The Delhi High Court on Wednesday asked the police to respond to activist Sharjeel Imam’s bail plea in connection with a case filed against him for allegedly delivering an inflammatory speech at Jamia Millia Islamia University in 2019 during protests against the Citizenship Amendment Act, Live Law reported.

Justice Rajnish Bhatnagar issued a notice to the prosecution and listed the matter for next hearing on February 11.

Police have alleged that Imam made a provocative speech on December 13, 2019, which led to riots two days later when a mob of over 3,000 people attacked the police and torched several vehicles in Delhi’s Jamia Nagar area.

On September 2, Special Public Prosecutor Amit Prasad had argued before a Delhi court that Imam began his speech with the traditional Muslim salutation “assalamu-alaikum”, which showed that “his address is to a particular community”.

In October, the trial court had dismissed Imam’s bail plea, but stated in its order that the evidence that rioters were incited by his speech was “scanty and sketchy”.

The order added: “Once the legally impermissible foundation of imaginative thinking and disclosure statement of accused/co-accused are removed, the prosecution version on this count appears to be crumbling like a house of cards.”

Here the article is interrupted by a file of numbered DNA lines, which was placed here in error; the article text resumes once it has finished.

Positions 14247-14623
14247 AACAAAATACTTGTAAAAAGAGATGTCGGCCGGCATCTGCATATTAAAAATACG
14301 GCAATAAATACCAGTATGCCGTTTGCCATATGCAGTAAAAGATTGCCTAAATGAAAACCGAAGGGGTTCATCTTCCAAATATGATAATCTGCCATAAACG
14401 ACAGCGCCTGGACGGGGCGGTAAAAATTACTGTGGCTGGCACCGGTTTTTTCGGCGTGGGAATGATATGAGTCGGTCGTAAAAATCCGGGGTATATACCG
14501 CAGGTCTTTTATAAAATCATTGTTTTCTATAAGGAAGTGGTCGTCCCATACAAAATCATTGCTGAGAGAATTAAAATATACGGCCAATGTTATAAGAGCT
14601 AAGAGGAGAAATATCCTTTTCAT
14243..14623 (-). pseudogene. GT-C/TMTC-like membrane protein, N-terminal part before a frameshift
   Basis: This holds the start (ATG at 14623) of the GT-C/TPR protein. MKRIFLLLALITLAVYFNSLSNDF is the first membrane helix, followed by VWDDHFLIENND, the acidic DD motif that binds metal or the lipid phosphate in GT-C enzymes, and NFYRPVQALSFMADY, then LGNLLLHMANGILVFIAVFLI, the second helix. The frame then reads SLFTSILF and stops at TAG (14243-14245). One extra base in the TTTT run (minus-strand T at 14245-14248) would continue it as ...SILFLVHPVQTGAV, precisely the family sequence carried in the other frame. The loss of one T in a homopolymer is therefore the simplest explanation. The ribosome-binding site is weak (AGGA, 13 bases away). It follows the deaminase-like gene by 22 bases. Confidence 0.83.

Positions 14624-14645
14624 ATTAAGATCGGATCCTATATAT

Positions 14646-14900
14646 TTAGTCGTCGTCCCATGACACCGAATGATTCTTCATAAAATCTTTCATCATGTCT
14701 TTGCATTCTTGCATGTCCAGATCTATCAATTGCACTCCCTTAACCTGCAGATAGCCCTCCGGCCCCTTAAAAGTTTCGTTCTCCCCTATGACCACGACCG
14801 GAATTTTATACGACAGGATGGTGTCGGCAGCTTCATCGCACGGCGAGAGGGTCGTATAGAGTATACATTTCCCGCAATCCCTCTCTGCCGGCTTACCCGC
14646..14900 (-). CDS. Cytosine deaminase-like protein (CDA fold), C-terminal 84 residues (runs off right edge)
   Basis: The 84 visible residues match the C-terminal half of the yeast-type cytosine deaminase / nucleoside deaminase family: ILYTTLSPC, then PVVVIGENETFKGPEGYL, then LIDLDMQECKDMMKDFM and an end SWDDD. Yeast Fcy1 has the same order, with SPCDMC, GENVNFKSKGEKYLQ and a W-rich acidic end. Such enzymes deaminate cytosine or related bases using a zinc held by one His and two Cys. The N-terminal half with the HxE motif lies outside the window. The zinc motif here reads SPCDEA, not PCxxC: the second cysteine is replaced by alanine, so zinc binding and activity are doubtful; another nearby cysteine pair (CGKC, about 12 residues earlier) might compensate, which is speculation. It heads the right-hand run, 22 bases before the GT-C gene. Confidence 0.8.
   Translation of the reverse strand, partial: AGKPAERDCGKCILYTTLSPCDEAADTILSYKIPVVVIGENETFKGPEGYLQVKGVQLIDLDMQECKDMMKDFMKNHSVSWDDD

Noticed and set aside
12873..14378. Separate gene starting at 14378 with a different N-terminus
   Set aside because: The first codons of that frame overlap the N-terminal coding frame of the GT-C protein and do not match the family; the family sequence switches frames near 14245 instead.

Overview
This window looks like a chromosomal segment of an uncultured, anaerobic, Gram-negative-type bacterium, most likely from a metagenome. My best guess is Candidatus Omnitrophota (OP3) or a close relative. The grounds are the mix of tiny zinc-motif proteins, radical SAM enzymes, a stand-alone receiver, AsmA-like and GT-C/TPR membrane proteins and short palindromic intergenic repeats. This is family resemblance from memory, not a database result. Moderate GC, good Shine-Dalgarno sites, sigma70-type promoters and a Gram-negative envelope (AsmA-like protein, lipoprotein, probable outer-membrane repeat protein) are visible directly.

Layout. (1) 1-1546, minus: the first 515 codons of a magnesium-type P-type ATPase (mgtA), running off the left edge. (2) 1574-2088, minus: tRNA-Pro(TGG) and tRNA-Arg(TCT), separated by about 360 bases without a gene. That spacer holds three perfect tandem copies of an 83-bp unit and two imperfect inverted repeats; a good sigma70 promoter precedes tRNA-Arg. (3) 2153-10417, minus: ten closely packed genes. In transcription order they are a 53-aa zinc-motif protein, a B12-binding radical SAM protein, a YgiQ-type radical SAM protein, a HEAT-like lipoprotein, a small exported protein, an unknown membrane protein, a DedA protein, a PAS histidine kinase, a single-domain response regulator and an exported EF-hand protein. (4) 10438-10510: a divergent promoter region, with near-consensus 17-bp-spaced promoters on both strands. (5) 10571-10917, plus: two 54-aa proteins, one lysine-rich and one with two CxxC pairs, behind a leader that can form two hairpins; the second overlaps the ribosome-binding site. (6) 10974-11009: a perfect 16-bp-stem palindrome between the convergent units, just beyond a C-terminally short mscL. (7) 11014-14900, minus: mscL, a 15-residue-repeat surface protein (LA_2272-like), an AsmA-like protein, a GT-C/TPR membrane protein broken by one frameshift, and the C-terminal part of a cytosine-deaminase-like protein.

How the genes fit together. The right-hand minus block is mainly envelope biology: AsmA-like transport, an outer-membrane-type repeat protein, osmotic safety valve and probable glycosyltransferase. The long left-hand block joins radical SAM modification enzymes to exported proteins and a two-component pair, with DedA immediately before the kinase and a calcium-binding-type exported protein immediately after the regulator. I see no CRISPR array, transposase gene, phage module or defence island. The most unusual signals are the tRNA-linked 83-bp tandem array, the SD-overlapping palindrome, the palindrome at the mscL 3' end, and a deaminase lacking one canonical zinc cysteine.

The court had denied bail to Imam, saying that the matter of whether his speech falls under the ambit of Section 124A of the Indian Penal Code (sedition) or not “requires a deeper analysis at an appropriate stage”.

Imam moved the Delhi High Court against this order. He submitted that his co-accused in the case, who were arrested for allegedly stirring the violence, have been granted bail, but he was still incarcerated for over 20 months now.

The activist is presently lodged in Tihar Jail since he has also been charged in the Delhi riots conspiracy case.

Communal violence that broke out between the supporters of the Citizenship Amendment Act and those opposing the law in North East Delhi between February 23 and February 26 last year. The Delhi Police have claimed that there was a larger conspiracy which led to the violence, in which 53 people, mostly Muslims, were killed.